A brief prelude: Almost seven years ago to the day, I started working on a major redevelopment proposal for the south side of Stockton, California for a client. This potential project included almost 100 city blocks. The goal was to transform these properties into a rich and vibrant area of the city. The concepts and studies were paid for by private development interests. It was also a project within properties controlled by the City of Stockton’s Redevelopment Agency. There were hundreds of parcels, hundreds of property owners, many owners were known - many unknown.
One early foggy winter morning I was taking a drive-by survey of the area, more of a snapshot view than a parcel by parcel study. Lot after lot and house after house of vacant properties, derelict yards, abandoned cars, and (from police reports) crack houses and worse lined many of the streets; all were within five blocks of the downtown business district of Stockton. What really struck the heart, and still does today, was the sight of a young boy, crisply dressed, huge backpack, and baseball cap climbing down a set of broken steps fronting a decrepit shell of a house and beginning his walk to school about five blocks away. Disconnected youths stood on the corners, even at 7:45 and pit bulls stood behind chain-link watching the boy, marking him. No future was living in these buildings, no-way-out barred the door, and depression sat on the curb taking a tote.
The current debate (really a very serious battle) is now beginning over the existence and future of Redevelopment Agencies in the state. The cynics say it’s really a bone-toss to the teacher and employee unions to find more money for their coffers (It’s the schools and firemen – please help!). And from the other side come the constitutional arguments about the sanctity of property rights and the heavy hand of big brother (Ma’am were here to take your house - for a WalMart!).
The redevelopment agencies, with great aplomb, point to their successes such as the Disney Theater complex area (Bunker Hill) in LA, Hunter’s Point and Yerba Buena Center in San Francisco, most military base closures, and hundreds of other local projects, many successful, some not. Without some form of governmental assistance most, if not all, of these developments would not have happened.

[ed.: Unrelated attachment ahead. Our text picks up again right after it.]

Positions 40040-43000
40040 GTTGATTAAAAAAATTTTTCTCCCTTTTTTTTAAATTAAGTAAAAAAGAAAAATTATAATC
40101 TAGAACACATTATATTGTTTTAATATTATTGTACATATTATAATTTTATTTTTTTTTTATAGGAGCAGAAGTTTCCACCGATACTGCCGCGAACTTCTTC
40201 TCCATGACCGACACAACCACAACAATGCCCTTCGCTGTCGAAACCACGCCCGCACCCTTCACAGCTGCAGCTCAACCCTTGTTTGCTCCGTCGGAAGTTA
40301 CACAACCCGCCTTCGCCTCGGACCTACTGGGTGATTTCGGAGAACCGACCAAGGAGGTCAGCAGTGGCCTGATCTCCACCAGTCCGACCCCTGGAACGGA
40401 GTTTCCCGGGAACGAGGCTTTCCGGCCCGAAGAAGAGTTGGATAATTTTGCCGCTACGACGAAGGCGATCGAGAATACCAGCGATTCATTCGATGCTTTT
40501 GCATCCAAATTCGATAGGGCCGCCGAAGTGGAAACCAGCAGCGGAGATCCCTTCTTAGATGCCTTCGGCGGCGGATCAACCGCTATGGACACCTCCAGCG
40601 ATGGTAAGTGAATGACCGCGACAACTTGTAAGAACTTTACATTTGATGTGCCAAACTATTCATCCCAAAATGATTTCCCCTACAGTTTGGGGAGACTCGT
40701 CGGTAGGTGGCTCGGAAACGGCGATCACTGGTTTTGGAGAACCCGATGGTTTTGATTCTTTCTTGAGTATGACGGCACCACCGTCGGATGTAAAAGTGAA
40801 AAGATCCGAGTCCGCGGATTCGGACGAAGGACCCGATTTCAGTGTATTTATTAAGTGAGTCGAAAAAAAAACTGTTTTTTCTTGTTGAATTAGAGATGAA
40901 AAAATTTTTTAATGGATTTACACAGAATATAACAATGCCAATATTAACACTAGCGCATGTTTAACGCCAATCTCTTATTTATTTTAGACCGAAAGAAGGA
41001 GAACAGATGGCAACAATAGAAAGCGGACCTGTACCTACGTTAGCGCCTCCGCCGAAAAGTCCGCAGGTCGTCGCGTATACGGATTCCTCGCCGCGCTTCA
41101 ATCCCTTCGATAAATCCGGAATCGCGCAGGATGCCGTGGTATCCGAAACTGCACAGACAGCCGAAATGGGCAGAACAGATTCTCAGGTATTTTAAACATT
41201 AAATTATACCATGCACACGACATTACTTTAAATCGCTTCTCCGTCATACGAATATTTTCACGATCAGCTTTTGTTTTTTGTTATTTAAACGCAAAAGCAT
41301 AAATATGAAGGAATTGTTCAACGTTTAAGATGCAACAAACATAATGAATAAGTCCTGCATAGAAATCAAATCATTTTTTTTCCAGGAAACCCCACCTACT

California’s 425 redevelopment agencies were born during the post-WWII years through legislative actions at the state level to assist in the revitalization of run-down urban districts. Acquisition and construction bonds are repaid through the growth of the revitalized area’s property tax revenues. This increase in property tax values, the “tax increment,” is then captured by the agencies to pay off the bond debt. These agencies are not “local government” but extensions of the state, though local and operated locally. In effect a parallel “government” within a city or county. When they dance together things are great, a prom if you will, but when they don’t – bitterness and spurned lovers result – a body tossing rave.
Our urban areas face incredible difficulties during the next twenty years: increasing populations, aging infrastructures, aging populations, growing families (especially in urban areas), and burdensome costs and taxes. The life expectancy of most Western structures is forty to fifty years (this is not old world Europe – it’s just a fact), and our mid-century Twentieth Century California growth now requires substantial redevelopment and reconstruction. Towns that were hundreds of small parcels need to be agglomerated into substantially larger parcels for new retail, offices, and residential complexes. Few private interests have the resources and political skills to accomplish this – they know how to build that’s why their called builders – not agglomerators. This is where redevelopment agencies have stepped in to help present, to the development community, lands that are a sum of parts – not just pieces to be dealt with one-on-one.
I go either way with respect to these redevelopment agencies, sometimes they seem professional and have focus, other times they seem like just another governmental agency going through the motions of looking important and as a result never accomplish much. Should their funds be shifted to state coffers? Think about how those “revenues” from the state’s institutionalized gambling racket has “helped” the schools. Should more tax funds return directly to the state (remember that these redevelopments have created tens of thousands of jobs and billions in retail sales), should they cease to exist, should city’s become the redevelopment agency itself (imagine the graft and political corruption that would bring)? I am a social and financial libertarian of the Austrian School but like the atheist in a foxhole, I do have a broader less dogmatic view of this debate.
Again I go back to the boy walking the mean streets of Stockton in the foggy gloom: Who is his champion, who is his mentor, where is his future?
Stay tuned . . .